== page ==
In a marked departure from the norm, Falls Church School Superintendent Dr. Toni Jones Tuesday night presented not one, but three alternative options to the School Board as her guidance for the coming budget cycle. Being three, they could not be called, as per tradition, her “recommendation,” but her astute observations on what would result from different budget bottom lines.
None of the options meets the F.C. City Council’s guidelines for the coming year, which range from permitting a two percent increase in the School Board’s budget to a “zero growth” budget as adopted by the Council in its meeting Monday night.
So, all of Superintendent Jones’ choices will run afoul of the City Council’s expectations, and with new leadership at the helm of the School Board, it promises to make for “interesting” times in the months ahead.
Justin Castillo was elected Tuesday to replace Susan Kearney, who declined to seek another term, as the chair of the School Board by a 5-2 vote (John Lawrence getting two). For those who might have thought Kearney was a hardliner for full funding of the School Board requests in the past, they might be surprised to find what could be in store with Castillo, who recently suggested that all City capital expenditures – including for library and City Hall expansions and renovations – should be subordinated to key school capital projects.
Dr. Jones’ three alternatives came down to these: one with a 5.9 percent growth in the City’s transfer to the budget over last year that adds no new teachers or staff, but also does not cut any positions, one with a 4.3 percent City transfer growth that would result in a reduction of five full-time equivalent positions, and one with a 2.4 percent City transfer growth that would require the reduction of 10 full-time equivalent teaching jobs.
These three choices came after Jones made a strong case for why there was almost no other leeway in the budget. Option One calls for a change in overall revenues and spending for the schools of $2,258,200. Option Two calls for an increase of $1,666,900, and Option Three calls for an increase of $969,700.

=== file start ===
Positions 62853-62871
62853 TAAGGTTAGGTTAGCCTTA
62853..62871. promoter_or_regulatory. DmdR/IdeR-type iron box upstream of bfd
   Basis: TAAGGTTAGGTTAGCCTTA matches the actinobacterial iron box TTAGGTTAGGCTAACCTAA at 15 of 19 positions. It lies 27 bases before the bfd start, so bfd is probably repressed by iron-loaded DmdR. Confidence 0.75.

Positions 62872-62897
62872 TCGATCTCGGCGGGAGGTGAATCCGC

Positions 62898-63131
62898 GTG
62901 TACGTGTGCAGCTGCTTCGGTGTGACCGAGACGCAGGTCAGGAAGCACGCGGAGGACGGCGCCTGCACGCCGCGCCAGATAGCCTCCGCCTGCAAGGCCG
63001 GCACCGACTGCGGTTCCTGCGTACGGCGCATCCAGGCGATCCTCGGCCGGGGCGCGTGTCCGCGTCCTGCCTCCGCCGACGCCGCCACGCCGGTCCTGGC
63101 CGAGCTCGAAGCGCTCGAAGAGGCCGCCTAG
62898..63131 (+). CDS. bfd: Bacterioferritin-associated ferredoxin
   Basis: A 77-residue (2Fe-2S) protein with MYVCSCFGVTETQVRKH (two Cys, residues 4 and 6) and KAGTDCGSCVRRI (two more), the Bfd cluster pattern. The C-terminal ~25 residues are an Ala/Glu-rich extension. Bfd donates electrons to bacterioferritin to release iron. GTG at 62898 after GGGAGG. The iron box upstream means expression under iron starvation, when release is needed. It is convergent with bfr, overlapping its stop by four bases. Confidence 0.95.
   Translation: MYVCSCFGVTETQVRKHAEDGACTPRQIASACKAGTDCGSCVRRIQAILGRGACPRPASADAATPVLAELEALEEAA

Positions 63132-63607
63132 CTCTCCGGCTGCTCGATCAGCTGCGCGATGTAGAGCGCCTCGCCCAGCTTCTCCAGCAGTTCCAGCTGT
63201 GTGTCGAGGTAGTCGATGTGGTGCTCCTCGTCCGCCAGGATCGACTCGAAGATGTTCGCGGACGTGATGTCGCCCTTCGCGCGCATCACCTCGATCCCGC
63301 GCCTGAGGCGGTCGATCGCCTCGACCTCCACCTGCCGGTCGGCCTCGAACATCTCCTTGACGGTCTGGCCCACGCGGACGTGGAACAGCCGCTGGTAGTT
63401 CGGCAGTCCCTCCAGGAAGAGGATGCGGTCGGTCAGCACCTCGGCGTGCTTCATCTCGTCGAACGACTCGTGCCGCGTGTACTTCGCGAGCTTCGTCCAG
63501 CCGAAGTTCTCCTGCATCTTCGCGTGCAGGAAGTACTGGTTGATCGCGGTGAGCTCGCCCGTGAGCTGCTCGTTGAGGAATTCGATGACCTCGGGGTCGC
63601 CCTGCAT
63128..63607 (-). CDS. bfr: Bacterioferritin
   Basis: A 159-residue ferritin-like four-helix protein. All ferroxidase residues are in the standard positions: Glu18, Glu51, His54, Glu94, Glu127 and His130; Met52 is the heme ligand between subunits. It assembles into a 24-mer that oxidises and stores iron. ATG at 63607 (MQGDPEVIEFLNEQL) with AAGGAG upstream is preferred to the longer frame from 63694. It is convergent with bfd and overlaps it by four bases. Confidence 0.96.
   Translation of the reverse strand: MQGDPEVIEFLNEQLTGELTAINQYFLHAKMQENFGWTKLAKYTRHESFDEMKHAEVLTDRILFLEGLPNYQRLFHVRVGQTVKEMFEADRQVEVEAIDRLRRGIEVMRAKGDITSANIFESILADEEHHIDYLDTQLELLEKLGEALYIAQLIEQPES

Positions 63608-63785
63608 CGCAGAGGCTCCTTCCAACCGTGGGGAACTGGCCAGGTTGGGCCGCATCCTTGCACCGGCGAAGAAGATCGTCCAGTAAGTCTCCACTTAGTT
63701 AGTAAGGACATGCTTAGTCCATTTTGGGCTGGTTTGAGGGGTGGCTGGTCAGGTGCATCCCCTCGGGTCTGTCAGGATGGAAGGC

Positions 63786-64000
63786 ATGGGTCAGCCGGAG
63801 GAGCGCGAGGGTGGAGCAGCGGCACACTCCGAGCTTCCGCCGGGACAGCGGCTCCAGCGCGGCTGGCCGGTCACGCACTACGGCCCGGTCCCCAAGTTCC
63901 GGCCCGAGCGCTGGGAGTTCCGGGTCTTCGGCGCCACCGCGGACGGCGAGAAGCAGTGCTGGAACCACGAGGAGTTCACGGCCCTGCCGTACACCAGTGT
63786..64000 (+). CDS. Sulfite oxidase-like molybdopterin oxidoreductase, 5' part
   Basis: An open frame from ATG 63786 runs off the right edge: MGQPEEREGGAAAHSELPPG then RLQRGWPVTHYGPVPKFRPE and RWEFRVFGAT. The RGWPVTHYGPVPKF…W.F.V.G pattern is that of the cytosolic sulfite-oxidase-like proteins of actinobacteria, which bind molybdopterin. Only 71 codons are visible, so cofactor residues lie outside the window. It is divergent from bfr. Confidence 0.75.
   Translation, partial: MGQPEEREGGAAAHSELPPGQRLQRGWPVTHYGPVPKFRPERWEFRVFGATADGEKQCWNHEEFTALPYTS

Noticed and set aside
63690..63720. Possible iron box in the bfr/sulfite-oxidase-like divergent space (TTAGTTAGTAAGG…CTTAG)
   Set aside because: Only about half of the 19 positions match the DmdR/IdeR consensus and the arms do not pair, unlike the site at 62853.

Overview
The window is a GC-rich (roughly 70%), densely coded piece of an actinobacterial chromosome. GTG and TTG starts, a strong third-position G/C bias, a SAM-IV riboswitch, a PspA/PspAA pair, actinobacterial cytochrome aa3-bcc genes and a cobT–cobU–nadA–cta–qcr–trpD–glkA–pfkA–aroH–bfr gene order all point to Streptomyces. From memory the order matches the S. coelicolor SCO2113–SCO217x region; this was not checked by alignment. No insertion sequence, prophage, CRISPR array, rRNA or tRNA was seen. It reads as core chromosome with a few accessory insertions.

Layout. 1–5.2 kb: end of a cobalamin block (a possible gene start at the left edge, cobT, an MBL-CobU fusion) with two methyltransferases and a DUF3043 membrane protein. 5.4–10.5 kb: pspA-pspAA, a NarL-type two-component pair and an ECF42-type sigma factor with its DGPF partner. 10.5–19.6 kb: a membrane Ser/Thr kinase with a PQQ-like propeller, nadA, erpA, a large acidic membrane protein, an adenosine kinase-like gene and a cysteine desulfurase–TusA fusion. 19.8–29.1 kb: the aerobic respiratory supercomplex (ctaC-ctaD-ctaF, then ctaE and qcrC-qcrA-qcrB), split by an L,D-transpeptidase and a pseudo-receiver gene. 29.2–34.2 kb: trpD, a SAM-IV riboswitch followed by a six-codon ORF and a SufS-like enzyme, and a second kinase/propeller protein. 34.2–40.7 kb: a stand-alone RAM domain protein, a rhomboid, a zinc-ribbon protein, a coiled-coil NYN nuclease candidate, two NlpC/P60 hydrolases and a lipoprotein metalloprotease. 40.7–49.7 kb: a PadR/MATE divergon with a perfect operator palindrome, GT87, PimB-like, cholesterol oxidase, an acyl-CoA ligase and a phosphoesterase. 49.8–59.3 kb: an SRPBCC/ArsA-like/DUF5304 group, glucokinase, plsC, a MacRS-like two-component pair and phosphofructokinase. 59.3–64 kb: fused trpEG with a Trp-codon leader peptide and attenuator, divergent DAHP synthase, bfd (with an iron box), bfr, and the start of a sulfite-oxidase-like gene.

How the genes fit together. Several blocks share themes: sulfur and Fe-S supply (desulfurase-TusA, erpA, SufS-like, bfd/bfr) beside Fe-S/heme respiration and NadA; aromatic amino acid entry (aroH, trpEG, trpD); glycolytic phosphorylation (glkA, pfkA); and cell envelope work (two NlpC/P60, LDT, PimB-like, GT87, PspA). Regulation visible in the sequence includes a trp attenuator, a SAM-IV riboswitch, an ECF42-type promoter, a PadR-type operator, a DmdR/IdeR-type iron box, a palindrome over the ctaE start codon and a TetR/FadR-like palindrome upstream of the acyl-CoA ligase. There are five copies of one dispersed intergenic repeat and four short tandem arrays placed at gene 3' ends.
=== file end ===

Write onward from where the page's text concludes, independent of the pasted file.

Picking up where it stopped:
With a penny on the real estate tax rate in Falls Church worth about $300,000, these options are likely to be seen as burdensome by many taxpayers here.
However, as usual, there was little if any fluff in the budget as presented. It was shown to be lean and frugal, with only “needs based” elements included, and no wish list items.
Dr. Jones said that she developed the options based on School Board guidance that had been provided earlier: 1. be thoughtful and mindful of our community, 2. stay true to the work plan which was guided by our community through a Community Visioning process and 3. only ask for what it takes to maintain great schools.
They involve, she said, “the use of technology to connect to the world, the preparation of our students as work and career ready, and their preparation for careers which do not exist today.”
“Great schools,” she continued, “bolster student engagement with a strong culture and climate, foster collaboration, communication and creativity, provide equity and access for all students, and prepare students for the modern world.”
Adjusting for inflation, she noted, the City transfer per pupil now is 17 percent less than in Fiscal Year 2007, even as school enrollment continues to grow. While the enrollment growth this year was at half the pace of the previous number of years, she said there is no evidence to show that it will continue to slow, and expert projections of a number of regional growth factors portend a restoration of previous growth rates in the next two years.
Over the last five years, Falls Church schools have grown at a faster rate than Arlington and Fairfax, and there has been a consistent upward trending of enrollment over the last 30 years.
Fixed costs in the budget include $3.6 million for the Virginia Retirement System, $303,280 for the City retirement plan, $3.315 for health insurance, adding to $7.750 million, an increase of $344,990 over this current budget year.
Also, maintaining small class sizes and managing aging facilities are priorities, as is mentoring new staff, since the system is “adding new staff faster than ever in our history” and as “the craft of teaching is changing more rapidly than ever in our history.”
Closing the gap on teacher pay is another priority as the City’s schools continue to lag behind its neighbors, in some cases seriously (those with bachelors degrees plus 18 credits get $21,205 less after 15 years in F.C. than they do in Arlington, for example).
The core budget Dr. Jones presented includes $278,440 in savings from realignments of resources (including the reduction of 1.5 paraprofessional positions), and $422,000 in contributions from the community through the BIE Partnerships, the Falls Church Education Foundation, athletic fees and parking fees. Omitted from the superintendent’s budget request is a total of $1,840,200 in additional staff, maintenance and custodial equipment, vehicles, and professional development.
The first work session on the School Board budget will be on January 27 at 7 p.m. at the School Board’s Central Office, 800 W. Broad St. It will be followed by public hearings on Feb. 7 and 10.